A Second Chance at Senior Day

(This special contribution to Forever Irish is from Liz Lefebvre, ’09)

A friend of mine had been pestering for me for weeks to consider coming to the Wake Forest game. “It will be Manti’s last home game!” he urged. I was hesitant, feeling at this point—as we were strolling around campus before the BYU game—that the Irish season might be too good to be true. I said he should ask me again after the Oklahoma game. If we beat the Sooners and seemed to be on the path to an undefeated season, I’d come to Wake Forest. Minutes after the Oklahoma game ended in a definitive 30-13 victory for the Irish I received a text message from my friend saying that he’d already bought our tickets to see the Irish play the Demon Deacons on Senior Day at Notre Dame.

A 2009 graduate, my senior game in November, 2008, took place under gray clouds, a blanket of snow and ice, game day temperatures hovering around 30 degrees, and the specter of a mediocre-at-best 6-5 Irish squad facing an abysmal Syracuse team that had already fired its head coach. I always anticipated shedding a few tears at my last home game, but rather than basking in the memories of my four years with the Band of the Fighting Irish, I stood on the field with the marching band after the game, tears freezing to my face after the Irish had found a way to lose to the Orange. Students had thrown snowballs at the team. In the bitterness of the loss (and in the bitter cold) I could hardly muster any enthusiasm to shout “Go Irish, Beat Trojans” in the postgame marchout from the stadium, despite the fact that I’d be part of the historic trip the following week to bring the entire marching band to the Coliseum for the first time. If we couldn’t even beat lowly Syracuse, what reason did I have to believe that we could actually beat USC?

This past Saturday could hardly have been more different. A relatively warm and sunny November day energized a stadium already bursting with pride in an undefeated team and outstanding leadership from seniors Manti Te’o, Tyler Eifert, and Kapron Lewis-Moore. The student section had donned leis to honor Te’o, the face of the program, and waved them in unison as Manti ran out of the tunnel one last time. The only tears I had shed in the context of this game were the ones that fell while reading various articles profiling Te’o’s character and the remarkable Irish season. This time around, the only projectiles came from the traditional senior class marshmallow fight at halftime. I watched a cheerleader pick up a stray marshmallow that had found its way onto the field, hold it up for a moment, and pop it into his mouth. This time around, I happily joined in with the students at the end of the game for a few rounds of yelling “BEAT SC! BEAT SC! BEAT SC!”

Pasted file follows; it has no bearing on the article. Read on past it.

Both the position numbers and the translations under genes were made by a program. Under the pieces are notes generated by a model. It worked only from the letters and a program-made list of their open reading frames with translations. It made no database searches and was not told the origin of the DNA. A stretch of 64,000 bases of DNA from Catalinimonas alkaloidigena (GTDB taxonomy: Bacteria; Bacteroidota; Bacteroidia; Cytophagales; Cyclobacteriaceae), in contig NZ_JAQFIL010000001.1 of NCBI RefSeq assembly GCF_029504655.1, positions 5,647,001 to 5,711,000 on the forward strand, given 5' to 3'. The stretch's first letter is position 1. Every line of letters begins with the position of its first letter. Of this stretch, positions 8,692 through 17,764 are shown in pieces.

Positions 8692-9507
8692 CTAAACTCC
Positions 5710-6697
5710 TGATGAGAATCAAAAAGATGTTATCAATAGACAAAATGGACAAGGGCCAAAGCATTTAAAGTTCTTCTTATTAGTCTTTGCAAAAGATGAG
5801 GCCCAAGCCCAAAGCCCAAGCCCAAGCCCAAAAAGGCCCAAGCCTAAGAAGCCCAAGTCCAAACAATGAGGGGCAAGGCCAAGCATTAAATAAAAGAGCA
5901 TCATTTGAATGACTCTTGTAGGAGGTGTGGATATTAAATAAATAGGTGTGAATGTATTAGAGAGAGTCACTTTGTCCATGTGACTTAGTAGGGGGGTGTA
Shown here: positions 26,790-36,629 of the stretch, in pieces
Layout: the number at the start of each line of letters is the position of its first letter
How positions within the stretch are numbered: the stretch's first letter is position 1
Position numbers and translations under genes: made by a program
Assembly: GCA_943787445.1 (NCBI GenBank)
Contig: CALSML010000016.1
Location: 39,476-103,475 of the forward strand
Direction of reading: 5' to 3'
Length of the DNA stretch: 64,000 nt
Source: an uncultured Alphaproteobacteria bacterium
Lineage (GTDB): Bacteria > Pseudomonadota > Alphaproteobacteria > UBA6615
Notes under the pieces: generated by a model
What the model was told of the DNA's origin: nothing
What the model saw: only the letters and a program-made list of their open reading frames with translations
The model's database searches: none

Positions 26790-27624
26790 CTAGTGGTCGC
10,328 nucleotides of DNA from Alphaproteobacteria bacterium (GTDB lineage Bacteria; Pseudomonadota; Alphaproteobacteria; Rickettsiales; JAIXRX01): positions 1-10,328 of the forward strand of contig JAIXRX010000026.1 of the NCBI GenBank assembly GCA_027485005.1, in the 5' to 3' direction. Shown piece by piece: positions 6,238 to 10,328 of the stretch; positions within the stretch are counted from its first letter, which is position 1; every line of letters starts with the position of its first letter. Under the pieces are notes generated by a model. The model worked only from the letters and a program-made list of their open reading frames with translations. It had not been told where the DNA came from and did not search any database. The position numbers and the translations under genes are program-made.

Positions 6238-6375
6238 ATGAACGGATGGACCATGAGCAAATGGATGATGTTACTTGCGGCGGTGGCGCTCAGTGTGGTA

Senior Day 2012: A great day for the Irish

The game had all the elements of what one traditionally expects from a Senior Day game.  Before I could blink the Irish were out to a 21-0 lead, thanks to an explosive touchdown run from senior Cierre Wood and impressive catches from fellow seniors Tyler Eifert and John Goodman. In addition to the touchdown, Eifert set the career ND record for most catches by a tight end, breaking a mark that stood for 35 years. Coach Brian Kelly called a time out not to frantically avoid a delay of game penalty, but rather so that Irish fans could stand and applaud the senior defensive players who would leave the field for the last time and leave their teammates with a commanding lead. Dedicated team members short on playing time were able to take the field for their last game in South Bend. The Irish controlled the game from start to finish, just as they have controlled their fate this season by simply winning games, including ones that in years past could easily have been losses.

After the Wake Forest game, as I tried to keep track of the events unfolding in Waco, Texas, and Eugene, Oregon, it still seemed inevitable that many would discredit the Irish, even as we ended the night as the last bowl-eligible team without a loss and poised to recapture the No. 1 ranking for the first time since 1993.  For all the talk that we would “need help” from the other unbeaten teams to improve our ranking, the whole season we have done nothing but help ourselves. When all is said and done, we have done our part. We have gone up against 11 opponents and come away with 11 wins.

I thanked my friend profusely for convincing me that Wake Forest was a game that I needed to attend. I didn’t fully realize until I was there just how much this team has done to erase the negative auras of recent seasons past.

In 2008 I watched the Irish fall to USC 38-3 without even mustering a first down through the game’s first three quarters. This time around, on the heels of a dominating Senior Day performance, the Irish have given me plenty of reason to believe that they can do it: Beat SC.